Stargate SG-1: Season 01 (1997)

Run Time - 60 min.  |   Countries - USA  |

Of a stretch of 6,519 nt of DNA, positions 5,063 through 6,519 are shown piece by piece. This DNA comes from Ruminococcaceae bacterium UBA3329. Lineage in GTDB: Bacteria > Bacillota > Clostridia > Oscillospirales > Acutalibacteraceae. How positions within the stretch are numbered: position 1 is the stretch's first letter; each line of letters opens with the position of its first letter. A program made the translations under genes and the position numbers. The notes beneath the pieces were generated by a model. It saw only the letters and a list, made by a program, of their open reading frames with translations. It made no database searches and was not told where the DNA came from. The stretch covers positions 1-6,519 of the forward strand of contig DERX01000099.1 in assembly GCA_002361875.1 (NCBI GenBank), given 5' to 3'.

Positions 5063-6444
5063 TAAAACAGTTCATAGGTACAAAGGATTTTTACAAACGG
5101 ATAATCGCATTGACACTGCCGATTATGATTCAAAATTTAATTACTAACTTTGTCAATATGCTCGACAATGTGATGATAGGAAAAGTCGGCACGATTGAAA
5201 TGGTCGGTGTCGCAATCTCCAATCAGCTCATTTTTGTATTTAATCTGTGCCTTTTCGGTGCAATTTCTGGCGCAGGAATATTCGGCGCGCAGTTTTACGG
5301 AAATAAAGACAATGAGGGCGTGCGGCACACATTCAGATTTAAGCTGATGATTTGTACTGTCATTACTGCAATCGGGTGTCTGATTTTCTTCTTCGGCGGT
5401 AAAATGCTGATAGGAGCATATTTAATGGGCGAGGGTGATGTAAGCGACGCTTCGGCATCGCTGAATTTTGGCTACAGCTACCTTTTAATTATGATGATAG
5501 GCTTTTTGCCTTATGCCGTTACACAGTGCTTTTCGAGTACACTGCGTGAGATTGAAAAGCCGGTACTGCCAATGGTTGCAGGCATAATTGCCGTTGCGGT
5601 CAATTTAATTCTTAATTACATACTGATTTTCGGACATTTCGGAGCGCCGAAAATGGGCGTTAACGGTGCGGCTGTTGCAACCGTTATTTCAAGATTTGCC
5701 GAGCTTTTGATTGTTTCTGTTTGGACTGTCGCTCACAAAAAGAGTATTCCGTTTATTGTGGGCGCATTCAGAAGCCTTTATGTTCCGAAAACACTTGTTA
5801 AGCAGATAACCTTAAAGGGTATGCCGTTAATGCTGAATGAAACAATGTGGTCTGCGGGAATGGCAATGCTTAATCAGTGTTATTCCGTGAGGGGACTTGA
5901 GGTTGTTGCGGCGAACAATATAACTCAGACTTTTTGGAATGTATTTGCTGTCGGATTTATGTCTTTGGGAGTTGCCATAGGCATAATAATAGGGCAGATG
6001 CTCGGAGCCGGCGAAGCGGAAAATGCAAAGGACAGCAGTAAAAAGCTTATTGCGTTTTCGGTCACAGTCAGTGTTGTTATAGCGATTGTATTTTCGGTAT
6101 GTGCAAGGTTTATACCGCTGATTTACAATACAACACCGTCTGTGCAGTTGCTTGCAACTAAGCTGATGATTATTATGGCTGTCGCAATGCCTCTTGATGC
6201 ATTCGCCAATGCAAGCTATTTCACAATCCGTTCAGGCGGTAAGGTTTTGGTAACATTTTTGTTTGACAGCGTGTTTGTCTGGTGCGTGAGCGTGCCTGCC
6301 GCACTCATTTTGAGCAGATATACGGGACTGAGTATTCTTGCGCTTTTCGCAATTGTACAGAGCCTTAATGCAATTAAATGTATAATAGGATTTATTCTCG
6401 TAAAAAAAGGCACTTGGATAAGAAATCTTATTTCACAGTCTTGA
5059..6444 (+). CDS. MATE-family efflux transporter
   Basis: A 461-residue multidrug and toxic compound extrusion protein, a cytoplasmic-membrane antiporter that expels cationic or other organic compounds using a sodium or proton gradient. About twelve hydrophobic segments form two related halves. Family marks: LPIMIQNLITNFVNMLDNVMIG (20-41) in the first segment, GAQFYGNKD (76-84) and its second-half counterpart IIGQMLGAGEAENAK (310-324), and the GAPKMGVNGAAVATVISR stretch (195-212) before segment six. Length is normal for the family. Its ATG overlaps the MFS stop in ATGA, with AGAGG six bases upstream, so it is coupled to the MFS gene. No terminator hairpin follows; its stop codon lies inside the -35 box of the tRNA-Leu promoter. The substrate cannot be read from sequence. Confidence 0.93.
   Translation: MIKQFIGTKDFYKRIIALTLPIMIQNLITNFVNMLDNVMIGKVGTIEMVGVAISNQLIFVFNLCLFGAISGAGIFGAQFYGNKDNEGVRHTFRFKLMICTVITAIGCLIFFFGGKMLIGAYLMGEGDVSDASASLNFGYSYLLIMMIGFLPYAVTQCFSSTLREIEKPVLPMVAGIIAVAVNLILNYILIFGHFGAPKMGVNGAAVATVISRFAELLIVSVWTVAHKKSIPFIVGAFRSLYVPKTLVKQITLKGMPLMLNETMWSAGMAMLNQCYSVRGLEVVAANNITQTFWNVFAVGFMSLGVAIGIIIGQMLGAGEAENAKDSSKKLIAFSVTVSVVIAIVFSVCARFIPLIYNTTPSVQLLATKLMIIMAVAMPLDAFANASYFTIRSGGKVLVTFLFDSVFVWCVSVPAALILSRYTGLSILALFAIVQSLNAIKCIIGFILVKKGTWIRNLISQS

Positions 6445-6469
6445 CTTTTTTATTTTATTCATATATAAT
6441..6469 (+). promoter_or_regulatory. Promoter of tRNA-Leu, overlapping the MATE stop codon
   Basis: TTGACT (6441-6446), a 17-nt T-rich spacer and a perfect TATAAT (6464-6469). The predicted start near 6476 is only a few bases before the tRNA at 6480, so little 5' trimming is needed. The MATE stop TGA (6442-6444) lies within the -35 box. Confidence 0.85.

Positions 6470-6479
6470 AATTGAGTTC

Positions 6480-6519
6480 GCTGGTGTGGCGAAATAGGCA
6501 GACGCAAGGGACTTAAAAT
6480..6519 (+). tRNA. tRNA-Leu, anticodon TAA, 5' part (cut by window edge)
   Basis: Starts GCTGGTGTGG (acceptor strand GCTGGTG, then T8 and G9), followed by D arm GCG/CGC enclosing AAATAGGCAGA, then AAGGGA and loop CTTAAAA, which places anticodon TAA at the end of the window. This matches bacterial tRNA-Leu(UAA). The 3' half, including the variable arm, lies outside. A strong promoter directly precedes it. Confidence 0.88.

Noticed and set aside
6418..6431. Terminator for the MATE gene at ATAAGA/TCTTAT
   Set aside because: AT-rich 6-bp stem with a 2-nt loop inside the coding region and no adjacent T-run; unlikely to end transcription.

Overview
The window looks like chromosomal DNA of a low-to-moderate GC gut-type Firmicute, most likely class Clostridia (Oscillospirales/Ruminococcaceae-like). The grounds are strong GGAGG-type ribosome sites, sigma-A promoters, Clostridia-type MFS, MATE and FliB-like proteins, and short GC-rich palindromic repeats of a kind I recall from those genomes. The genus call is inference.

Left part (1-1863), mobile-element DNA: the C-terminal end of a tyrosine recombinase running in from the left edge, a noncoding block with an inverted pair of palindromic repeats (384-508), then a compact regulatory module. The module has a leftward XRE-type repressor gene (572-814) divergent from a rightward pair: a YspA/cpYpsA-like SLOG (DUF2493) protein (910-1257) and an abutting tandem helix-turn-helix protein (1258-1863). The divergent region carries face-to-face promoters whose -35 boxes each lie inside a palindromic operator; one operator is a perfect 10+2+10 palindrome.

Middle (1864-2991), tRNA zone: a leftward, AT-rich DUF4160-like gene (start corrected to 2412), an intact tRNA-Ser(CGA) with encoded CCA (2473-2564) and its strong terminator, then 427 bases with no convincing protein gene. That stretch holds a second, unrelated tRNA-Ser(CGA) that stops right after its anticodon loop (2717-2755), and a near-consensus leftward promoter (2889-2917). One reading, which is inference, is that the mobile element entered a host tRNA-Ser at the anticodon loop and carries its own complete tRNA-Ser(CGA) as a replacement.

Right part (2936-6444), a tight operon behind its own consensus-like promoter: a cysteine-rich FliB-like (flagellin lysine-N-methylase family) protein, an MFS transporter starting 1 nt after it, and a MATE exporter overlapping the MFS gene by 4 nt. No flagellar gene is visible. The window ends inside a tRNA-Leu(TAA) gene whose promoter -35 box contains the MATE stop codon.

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Called back to active duty by Gen. George Hammond (Don S. Davis), Col. Jack O'Neill (Richard Dean Anderson) emerges from the retirement he'd imposed on himself after vanquishing Ra, despotic leader of the hideous Goa'uld race, in the "alternate universe" planet Abydos. Word has reached Hammond, head of the top-secret Stargate project, that O'Neill's former associate Dr. David Jackson (Michael Shanks), who'd discovered that the universe is festooned with Stargate "portals" enabling alien civilizations to pass from one plane of reality to another and back again, and who'd evidently perished during the battle with Ra, may still be alive. Blasting off from Stargate Command's headquarters in the Air Force's Cheyenne Mountain Complex, where the Earth's Stargate is located and carefully guarded, O'Neill and his Stargate 1 team, including scientist Samantha Carter (Amanda Tapping) manage to cross over into Abydos and rescue Jackson from Ra's vicious successor Apophis (Peter Williams). Armed with a map drawn up by Jackson, the SG-1 personnel dedicate themselves to journeying to as many Stargates in the galaxy as possible, the better to protect a variety of alien races from hostile invasion. And thus begins the first season of the enormously popular cable sci-fi series Stargate SG-1. Before long, O'Neill et al. have taken on a new ally, Jaffa soldier Teal'c (Christopher Judge), who refuses to fall in line with his people and blindly accept the Goa'uld as gods. Though Teal'c seems to be trustworthy, the rest of the crew cannot forget that he, like all Jaffan males, carries a larval Goa'uld in his stomach. The SG-1's intergalactic perambulations brings the team in contact with the Shavadi warriors on the planet Simarka; with planet P3X797, where a strict caste system is determined by who lives on the "dark" and "light" side of the plane; and with Samantha Carter's former lover (played by William Russ), who rules Kurtzlike as a god on a faraway planet. In one startling episode the entire crew is actually killed by the predatory Apophis, only to be brought back to life by the invisible Fenri race. Elsewhere, O'Neill undergoes an accelerated aging process on the planet Argos; the crew uncovers disturbing evidence of Stargate activation as far back as 1945 -- but they may never live to tell about it; SG-1 takes the first of many trips to the Planet Cimmeria, ruled by Holographic Norse deities; Teal'c tries to save his son Rya'c (Neil Denis) from being inseminated with a Goa'uld larva; Samantha bonds with a little girl who may have to be killed before she can destroy all humankind, and later Sam and O'Neill are marooned on a frozen planet where she is forced to assume command; and Dr. Jackson is whisked into an alternate reality where all the familiar characters undergo radical changes of personality. Season one ends as all subsequent seasons will, with a cliffhanger that will remain unresolved until the beginning of the next season. In this case, Jackson must alert the team of his foreknowledge that Earth is due for an attack by the Goa'uld -- just as the Stargate Project's funding is slashed to the bone by an anti-military politician.